Types of Light Sources
Light refers to electromagnetic radiation of any wavelength, whether it is visible or not.
Electromagnetic radiation in terms of wavelengths can be organised as radio, microwave, infrared, the visible region that we perceive as light, ultraviolet, X-rays and gamma rays. The way electromagnetic radiation functions is based on its wavelength. Higher frequencies tend to have shorter wavelength whereas lower frequencies tend to have longer wavelengths.
Atoms release and absorb light at their own optimum energies and therefore produce emission lines in the spectrum for each atom. Emissions can occur at any time as light emitting diodes or gas discharge lamps such as neon lamps etc. However emissions may also be stimulated for example in a laser.
There are two basic types of light sources: Incandescence and Luminescence.
Incandescence involves the vibration of entire atoms, for example when atoms are heated to high optimum temperatures the thermal vibration is released as electromagnetic radiation. Incandescent light or "black body radiation" is produced when light comes from a heated solid. Depending on the temperature of the material the photons released vary in their energies and colors, at low temperatures the materials emit radiation in infrared wavelengths. In black body radiation the trend follows as the temperature increases the peak shifts to shorter wavelengths, firstly produces a red then white and lastly a bluish-white color as the peak moves into the ultraviolet part of the spectrum from the visible part, an example of this is when metal is heated.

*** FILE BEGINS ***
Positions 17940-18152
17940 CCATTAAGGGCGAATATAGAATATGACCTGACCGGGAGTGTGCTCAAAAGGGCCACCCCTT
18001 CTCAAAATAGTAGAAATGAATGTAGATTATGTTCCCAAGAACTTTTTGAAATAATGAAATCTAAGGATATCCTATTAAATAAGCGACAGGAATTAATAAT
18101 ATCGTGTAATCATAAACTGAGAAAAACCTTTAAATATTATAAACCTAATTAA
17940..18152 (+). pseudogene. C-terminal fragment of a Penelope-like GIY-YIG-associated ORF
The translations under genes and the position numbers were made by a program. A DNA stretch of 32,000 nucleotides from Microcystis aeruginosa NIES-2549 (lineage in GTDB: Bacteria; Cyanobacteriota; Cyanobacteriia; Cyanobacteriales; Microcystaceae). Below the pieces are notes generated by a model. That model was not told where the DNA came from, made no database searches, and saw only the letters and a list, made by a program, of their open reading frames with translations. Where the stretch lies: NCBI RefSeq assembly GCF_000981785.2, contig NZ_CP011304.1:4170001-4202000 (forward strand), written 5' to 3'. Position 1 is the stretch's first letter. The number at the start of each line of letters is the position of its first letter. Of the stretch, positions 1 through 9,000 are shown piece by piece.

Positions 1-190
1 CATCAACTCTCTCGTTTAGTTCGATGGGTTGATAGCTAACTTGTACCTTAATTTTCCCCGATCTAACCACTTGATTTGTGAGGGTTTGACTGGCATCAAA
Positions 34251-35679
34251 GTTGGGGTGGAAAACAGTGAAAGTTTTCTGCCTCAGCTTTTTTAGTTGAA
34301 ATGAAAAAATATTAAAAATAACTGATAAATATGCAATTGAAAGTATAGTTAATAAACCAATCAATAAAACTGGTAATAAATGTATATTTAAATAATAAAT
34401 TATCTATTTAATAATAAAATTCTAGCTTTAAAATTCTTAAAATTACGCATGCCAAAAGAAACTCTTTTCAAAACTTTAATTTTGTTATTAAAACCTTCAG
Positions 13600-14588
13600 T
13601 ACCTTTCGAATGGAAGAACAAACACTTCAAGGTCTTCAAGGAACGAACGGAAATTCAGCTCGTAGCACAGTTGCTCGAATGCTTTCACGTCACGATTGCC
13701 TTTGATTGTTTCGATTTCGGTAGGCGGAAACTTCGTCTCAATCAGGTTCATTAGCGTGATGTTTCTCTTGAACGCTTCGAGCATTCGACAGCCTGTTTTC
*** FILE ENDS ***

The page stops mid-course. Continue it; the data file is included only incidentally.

Incandescent light is the most common type of light it includes the sun, fires and light bulbs. Fires involve chemical reactions which release heat and gases, causing materials to reach high temperatures and eventually causes the gases and materials to incandescence. In contrast light bulbs produce heat, as an electrical current passes through a cable and heats the cable to high temperatures eventually causing the cable to incandescence. Incandescent light bulbs emit approximately ninety percent of their energy as infrared whereas the remainder is visible light.
On the other hand luminescence involves only electrons. It generally occurs at lower temperatures, compared to incandescent light and is often referred to as light from different sources of energy that can take place at normal or lower temperatures.
Luminescence light is produced when an electron emits some of its energy as electromagnetic radiation. During specific energy levels electrons need to have energy. When electrons jump down to lower energy levels a certain amount of energy which becomes light of a specific color is released. Generally speaking to maintain continuous amounts of luminescence, the electrons require a continuous push to be pushed up to higher energy levels so that the cycle continues. This push or "kick" can be provided for by a range of sources - for example neon lights, fluorescence light, electrical currents, bioluminescence e.g. - even animals like fireflies. Neon lights produce light through electro luminescence which involves a high voltage which forces a current through the gas that excites it and eventually causes it to emit light. Bioluminescence is formation of light by living organisms e.g. fireflies. Fluorescence light involves two types of luminescence - electro luminescence and photoluminescence, common uses include televisions and computer screens.